Cyprus’ Bailout Plan

Cyprus’ Parliament agreed on 30 March 2013 to a 10 billion euro bailout with the European Union and the International Monetary Fund (IMF), and fulfilled the required conditions to receive the first instalment of the bailout package in the amount of 2 billion euro, paid out on 13 May 2013.

What are conditions of the bailout?

Cyprus is to contribute approx. 7 billion euros for their part of the deal in the agreed upon bailout. The funds will be raised through an overhaul of the current banking structure as well as tax increases and privatisations.  

Laiki Bank (Cyprus’ second largest bank) will be closed and all deposits fewer than €100,000 will be moved to Bank of Cyprus and all deposits above €100,000 will be moved to a “bad bank.”  A soon to be significantly restructured Bank of Cyprus will then freeze all deposits above €100,000. The €100,000+ deposits will effectively be used to help fund the contribution on the part of Cyprus, though it is unclear exactly how much.

Are the capital controls still in effect?

The capital controls initially imposed have been relaxed slightly, but still remain in effect for the foreseeable future.

Below is a summary of restrictions and exceptions as applies to the use of credit and debit cards and other payment instruments, as per the latest decree released on 24 May 2013 (Enforcement of Restrictive Measures on Transactions in case of Emergency Law Thirteenth Decree of 2013):

Cash Withdrawals

The maximum amount of cash that may be withdrawn per day may not exceed €300 per natural person or €500 per legal person, in each credit institution.

Cashing of Cheques

The cashing of cheques is prohibited.

Export of Cash

Exports of euro notes and/or foreign currency may not exceed €3,000 per trip, per natural person.

Opening of New Bank Accounts
 
The opening of new bank accounts in Cyprus is prohibited, but exceptions apply for any customer who is not an existing customer of the particular credit institution and may only be able to open a new bank account if:
 
(a)   the account is funded with a transfer from abroad into Cyprus; or
(b)   prior approval of the Committee is obtained.

Cashless Payments and Transfer of Funds

The cashless payment or transfer of funds to accounts held in other credit institutions within Cyprus may not exceed €15,000 per month, per natural person in each credit institution.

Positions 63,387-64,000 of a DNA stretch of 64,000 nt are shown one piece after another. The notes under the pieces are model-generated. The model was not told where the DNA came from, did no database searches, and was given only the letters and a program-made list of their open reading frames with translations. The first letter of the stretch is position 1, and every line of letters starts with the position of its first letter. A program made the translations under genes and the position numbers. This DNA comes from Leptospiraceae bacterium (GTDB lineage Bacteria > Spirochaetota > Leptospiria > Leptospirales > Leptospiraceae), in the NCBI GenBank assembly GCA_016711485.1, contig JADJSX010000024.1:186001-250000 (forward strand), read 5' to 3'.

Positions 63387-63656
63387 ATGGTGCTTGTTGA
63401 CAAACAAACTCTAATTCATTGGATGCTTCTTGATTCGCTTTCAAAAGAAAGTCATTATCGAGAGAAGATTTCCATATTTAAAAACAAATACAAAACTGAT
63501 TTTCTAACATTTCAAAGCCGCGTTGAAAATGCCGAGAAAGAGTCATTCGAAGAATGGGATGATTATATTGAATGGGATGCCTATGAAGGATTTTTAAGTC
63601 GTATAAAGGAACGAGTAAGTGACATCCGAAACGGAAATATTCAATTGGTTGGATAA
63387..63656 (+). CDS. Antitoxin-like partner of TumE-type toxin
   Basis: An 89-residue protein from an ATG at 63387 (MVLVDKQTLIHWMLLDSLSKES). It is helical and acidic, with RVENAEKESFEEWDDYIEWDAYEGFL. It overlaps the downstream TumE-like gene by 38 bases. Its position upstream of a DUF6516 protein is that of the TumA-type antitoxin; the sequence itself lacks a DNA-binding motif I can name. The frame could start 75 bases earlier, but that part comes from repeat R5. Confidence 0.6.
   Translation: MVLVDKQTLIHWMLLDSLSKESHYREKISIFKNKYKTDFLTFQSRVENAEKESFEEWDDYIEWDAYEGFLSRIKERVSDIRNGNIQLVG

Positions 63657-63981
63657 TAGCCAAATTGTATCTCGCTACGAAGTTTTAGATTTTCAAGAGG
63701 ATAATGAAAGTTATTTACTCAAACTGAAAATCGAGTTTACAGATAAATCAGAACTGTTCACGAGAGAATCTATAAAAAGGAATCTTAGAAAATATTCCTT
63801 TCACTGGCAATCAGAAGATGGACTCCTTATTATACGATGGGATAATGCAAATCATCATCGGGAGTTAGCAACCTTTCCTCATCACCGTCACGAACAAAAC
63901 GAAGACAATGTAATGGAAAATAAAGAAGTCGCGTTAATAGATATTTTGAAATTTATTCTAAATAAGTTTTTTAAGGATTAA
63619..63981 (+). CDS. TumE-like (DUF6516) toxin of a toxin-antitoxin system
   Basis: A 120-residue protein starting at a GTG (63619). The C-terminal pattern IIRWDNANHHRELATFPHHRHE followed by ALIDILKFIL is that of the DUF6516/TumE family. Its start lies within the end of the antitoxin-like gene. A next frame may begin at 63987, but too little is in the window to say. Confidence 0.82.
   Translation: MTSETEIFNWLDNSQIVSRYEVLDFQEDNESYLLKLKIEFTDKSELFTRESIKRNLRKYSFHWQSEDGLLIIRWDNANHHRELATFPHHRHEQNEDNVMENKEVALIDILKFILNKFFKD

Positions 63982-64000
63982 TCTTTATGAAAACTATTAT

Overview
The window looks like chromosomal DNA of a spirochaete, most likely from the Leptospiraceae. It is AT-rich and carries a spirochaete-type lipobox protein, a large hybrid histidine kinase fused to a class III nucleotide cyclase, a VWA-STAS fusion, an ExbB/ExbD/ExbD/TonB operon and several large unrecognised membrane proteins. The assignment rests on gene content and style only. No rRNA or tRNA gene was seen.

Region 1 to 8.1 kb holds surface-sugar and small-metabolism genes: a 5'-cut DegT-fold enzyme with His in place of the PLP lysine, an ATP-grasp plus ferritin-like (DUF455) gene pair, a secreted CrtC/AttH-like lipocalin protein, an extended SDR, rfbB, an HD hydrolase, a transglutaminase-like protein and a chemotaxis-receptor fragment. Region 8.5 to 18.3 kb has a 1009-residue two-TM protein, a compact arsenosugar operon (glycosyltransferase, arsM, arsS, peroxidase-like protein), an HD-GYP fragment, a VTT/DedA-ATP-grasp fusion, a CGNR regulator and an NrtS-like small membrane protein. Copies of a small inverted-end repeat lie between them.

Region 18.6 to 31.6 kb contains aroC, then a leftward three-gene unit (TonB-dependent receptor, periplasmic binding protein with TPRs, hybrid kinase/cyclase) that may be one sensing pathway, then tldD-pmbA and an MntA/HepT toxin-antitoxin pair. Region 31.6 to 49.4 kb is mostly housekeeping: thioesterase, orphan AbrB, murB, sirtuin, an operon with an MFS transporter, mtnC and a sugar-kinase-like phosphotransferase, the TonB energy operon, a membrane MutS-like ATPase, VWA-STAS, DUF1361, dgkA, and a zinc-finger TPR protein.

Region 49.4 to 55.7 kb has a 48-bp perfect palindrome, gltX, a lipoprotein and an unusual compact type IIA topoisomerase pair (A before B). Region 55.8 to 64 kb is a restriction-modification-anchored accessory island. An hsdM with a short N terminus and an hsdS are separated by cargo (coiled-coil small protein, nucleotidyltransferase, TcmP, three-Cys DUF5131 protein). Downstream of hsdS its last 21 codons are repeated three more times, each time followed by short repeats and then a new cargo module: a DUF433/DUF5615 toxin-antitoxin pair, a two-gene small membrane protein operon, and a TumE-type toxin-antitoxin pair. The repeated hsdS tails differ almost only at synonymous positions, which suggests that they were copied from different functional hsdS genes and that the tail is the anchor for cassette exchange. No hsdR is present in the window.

The cashless payment or transfer of funds to accounts held in other credit institutions within Cyprus may not exceed €75,000 per month, per legal person in each credit institution.
 
A cashless payment or transfer of funds to accounts held in other credit institutions within Cyprus for the purchase of goods and or services may not exceed €300,000 per transaction; provided that the payment is not made from one credit institution to another into the person’s own account. The credit institution is authorized to request a justification for the transaction.
 
The cashless payment or transfer of funds to an account held in another credit institution within Cyprus for the purchase of goods and or services may exceed €300,000 per transaction; upon presentation of documents that justify such a transaction.
 
Cashless payments and/or transfers of funds to accounts held abroad are prohibited. Some exemptions apply.

The latest decree does allow for a number of exemptions to these restrictions. More details can be found in the link below.
http://www.centralbank.gov.cy/nqcontent.cfm?a_id=12809

What happened to the bank levy deal?

A largely unpopular bank levy was initially proposed in taxing all bank deposits to contribute to the funds Cyprus is required to raise.

After public outcry, the universal levy was quickly voted down by Parliament; and in place, a portion of deposits only in excess of €100,000 will be taxed instead.

As per a statement released by Cyprus Bank on 29 April 2013;

The conversion of deposits to equity, made in accordance with the provisions of the Decree, relates to 37,5% of the “Excess Amount” which is converted to Class A shares and which is described as the “Initial Deposit Contribution Amount”. It is noted that:

                a) 22,5% of the “Excess Amount” remains temporarily blocked and is subject to total or partial conversion to Class A Shares and is described as the “Supplemental Deposit Contribution Amount”

                b) The remaining 30% of the “Excess Amount” remains temporarily blocked and is subject to total or partial conversion to Deposits following a written notice by Resolution Authority.

 

What about Russia?

Russians are believed to hold approx. 20 billion euros in Cypriot bank accounts and their business is vitally important to Cyprus's banking sector. When the bank levy was proposed, the Russian government was unhappy that Russian customers would have to pay the levy, and that it was not involved in the bailout discussions.

Since then, Russia has agreed to extend a 2.5 billion euro loan it had already made to Cyprus by another 2 years, in addition to reducing the interest rate from 4.5 % down to 2.5%. 

As per a statement made by President Vladimir Putin;

"At the request of the European Commission we decided to restructure this debt. By doing this we contribute to the solution of the Cypriot problem.”

 
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